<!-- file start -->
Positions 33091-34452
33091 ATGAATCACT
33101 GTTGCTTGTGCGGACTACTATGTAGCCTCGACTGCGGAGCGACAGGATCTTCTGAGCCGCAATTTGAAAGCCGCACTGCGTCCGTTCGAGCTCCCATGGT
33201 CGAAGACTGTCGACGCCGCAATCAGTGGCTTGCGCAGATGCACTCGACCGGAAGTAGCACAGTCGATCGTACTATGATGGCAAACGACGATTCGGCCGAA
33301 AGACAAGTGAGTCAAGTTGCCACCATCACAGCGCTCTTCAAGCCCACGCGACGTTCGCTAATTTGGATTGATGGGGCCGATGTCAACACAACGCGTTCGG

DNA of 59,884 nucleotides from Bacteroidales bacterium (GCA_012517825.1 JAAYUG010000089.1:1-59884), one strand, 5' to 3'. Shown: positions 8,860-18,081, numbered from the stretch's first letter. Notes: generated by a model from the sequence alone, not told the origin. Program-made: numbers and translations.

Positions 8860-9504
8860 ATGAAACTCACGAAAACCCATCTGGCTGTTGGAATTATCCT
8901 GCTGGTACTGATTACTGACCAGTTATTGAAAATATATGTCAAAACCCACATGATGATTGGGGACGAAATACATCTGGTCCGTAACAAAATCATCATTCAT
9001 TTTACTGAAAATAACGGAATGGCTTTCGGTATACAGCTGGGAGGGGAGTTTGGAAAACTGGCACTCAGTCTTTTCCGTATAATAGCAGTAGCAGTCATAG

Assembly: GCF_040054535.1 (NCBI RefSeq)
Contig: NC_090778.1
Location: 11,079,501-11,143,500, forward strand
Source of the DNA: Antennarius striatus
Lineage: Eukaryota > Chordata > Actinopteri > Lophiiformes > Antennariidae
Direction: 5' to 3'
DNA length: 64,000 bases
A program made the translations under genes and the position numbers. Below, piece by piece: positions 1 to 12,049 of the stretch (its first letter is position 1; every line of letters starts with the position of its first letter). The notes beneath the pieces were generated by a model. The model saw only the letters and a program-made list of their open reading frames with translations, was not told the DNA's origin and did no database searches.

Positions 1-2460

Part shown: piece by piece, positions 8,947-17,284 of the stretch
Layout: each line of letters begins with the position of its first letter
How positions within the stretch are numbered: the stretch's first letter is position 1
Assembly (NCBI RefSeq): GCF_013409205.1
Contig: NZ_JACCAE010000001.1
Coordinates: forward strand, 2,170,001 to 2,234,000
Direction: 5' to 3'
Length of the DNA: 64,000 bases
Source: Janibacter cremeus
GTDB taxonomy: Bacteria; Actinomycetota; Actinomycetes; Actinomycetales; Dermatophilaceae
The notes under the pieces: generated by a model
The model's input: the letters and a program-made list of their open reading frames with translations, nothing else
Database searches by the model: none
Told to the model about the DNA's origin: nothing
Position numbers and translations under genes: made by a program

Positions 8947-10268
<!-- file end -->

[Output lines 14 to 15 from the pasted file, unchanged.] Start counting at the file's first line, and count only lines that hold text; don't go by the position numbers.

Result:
Source of the DNA: Antennarius striatus
Lineage: Eukaryota > Chordata > Actinopteri > Lophiiformes > Antennariidae